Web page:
Mother praying with her young son

As children of God, we are imperfect people trying to learn a perfect language.17 Just as a mother is compassionate with her little children, our Heavenly Father is patient with our imperfections and mistakes. He treasures and understands our feeblest utterances, mumbled in sincerity, as if they were fine poetry. He rejoices at the sound of our first gospel words. He teaches us with perfect love.

Family praying together

No achievement in this life, important as it may be, will be relevant if we lose the language of the gospel in our families.18 It is my testimony that Heavenly Father will bless us in our efforts as we strive to embrace His language, even until we become fluent in this higher level of communication, which always was our mother tongue. In the name of Jesus Christ, amen.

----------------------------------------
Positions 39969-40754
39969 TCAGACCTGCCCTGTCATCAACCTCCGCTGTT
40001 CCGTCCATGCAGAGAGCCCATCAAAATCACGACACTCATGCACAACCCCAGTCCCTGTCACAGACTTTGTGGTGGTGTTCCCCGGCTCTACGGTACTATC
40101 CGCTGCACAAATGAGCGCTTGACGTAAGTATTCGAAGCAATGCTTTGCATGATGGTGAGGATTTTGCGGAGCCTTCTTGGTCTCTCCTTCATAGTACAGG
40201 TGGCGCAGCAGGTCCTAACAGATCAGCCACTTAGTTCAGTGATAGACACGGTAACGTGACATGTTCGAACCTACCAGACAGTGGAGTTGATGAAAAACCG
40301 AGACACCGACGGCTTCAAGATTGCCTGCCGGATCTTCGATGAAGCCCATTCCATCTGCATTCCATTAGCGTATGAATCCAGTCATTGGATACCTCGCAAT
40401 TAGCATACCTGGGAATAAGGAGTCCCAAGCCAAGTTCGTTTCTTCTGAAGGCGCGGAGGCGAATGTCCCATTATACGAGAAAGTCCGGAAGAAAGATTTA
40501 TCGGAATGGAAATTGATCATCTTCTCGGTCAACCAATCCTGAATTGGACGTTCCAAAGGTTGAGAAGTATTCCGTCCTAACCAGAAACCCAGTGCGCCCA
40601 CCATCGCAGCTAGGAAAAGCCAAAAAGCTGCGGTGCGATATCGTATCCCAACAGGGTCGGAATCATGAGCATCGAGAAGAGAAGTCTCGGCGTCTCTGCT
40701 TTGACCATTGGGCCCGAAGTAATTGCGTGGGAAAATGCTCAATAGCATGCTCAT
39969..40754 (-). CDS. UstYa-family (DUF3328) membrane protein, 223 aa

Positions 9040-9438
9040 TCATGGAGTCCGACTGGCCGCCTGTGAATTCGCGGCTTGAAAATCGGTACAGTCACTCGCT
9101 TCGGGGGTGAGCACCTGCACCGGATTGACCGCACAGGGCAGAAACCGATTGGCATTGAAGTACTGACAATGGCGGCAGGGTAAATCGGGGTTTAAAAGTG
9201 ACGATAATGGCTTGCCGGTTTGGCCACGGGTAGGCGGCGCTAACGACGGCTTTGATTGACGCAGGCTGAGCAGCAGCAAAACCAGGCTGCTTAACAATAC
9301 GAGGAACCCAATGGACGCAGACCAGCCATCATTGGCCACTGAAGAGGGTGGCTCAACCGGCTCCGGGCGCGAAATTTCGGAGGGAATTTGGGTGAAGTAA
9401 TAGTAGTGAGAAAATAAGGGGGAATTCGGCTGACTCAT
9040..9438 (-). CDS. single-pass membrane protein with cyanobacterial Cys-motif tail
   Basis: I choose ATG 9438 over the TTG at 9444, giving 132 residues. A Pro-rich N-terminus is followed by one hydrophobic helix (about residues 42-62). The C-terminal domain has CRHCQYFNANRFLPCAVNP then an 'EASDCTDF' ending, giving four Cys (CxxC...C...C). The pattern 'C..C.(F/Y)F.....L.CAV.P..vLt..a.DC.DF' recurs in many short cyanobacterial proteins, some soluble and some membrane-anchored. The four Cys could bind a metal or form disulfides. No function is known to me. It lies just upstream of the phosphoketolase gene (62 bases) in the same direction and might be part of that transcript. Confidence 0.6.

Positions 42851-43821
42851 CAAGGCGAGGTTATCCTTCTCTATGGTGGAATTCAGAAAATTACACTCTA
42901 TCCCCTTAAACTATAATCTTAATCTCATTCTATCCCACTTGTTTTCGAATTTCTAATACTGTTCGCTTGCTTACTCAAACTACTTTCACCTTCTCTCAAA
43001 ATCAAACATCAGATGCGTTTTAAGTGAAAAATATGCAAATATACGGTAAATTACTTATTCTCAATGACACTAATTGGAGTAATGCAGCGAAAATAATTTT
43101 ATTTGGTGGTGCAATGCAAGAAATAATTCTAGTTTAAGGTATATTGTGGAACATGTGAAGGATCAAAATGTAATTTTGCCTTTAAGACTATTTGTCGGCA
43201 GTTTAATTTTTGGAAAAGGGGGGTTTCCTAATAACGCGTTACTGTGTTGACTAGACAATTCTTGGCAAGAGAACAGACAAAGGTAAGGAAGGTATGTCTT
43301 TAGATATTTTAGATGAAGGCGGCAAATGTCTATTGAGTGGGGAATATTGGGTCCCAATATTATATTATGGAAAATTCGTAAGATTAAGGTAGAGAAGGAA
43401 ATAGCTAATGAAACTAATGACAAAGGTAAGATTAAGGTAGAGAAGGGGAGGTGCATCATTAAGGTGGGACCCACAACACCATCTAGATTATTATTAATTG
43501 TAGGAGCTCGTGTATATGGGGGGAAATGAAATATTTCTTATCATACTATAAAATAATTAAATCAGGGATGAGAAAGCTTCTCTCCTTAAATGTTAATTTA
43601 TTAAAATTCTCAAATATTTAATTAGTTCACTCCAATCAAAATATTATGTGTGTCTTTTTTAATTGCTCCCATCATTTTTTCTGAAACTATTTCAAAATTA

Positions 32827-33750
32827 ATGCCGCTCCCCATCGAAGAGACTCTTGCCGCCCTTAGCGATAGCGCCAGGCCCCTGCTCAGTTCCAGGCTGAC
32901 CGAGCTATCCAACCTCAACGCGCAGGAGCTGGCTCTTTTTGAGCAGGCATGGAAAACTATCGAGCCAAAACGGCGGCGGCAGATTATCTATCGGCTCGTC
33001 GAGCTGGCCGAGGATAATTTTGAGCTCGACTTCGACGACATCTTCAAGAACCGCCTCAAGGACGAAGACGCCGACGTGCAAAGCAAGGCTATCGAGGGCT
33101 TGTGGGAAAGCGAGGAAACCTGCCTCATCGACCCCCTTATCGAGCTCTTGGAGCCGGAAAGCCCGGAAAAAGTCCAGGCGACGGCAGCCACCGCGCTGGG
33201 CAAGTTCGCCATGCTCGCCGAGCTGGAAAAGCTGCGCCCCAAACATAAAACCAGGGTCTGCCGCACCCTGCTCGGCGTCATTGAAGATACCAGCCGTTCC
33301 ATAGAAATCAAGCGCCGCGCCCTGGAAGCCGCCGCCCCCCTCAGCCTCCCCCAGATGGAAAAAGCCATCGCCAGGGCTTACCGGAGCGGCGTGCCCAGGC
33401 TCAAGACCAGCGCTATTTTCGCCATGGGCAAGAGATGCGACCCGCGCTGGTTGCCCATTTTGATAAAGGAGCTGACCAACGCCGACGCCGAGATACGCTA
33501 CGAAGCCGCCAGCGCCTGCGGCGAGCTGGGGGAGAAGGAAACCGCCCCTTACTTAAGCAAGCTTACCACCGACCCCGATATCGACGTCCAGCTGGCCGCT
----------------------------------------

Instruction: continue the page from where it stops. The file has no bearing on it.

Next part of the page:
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    Notes

    1. Among Hispanics, by the third generation “the level of English monolingualism is … 72 percent” (Richard Alba, “Bilingualism Persists, but English Still Dominates,” Migration Policy Institute, Feb. 1, 2005, migrationpolicy.org/article/bilingualism-persists-english-still-dominates).

    2. “Speaking only English is the predominant pattern by the third generation” (Alba, “Bilingualism Persists, but English Still Dominates”).

    3. 1 Nephi 3:19; emphasis added.

    4. 1 Nephi 3:20; emphasis added.

    5. A language can be defined as “a system of communication used by a particular country or community” (Oxford Living Dictionaries, “language,” oxforddictionaries.com).

    6. Doctrine and Covenants 93:50; emphasis added.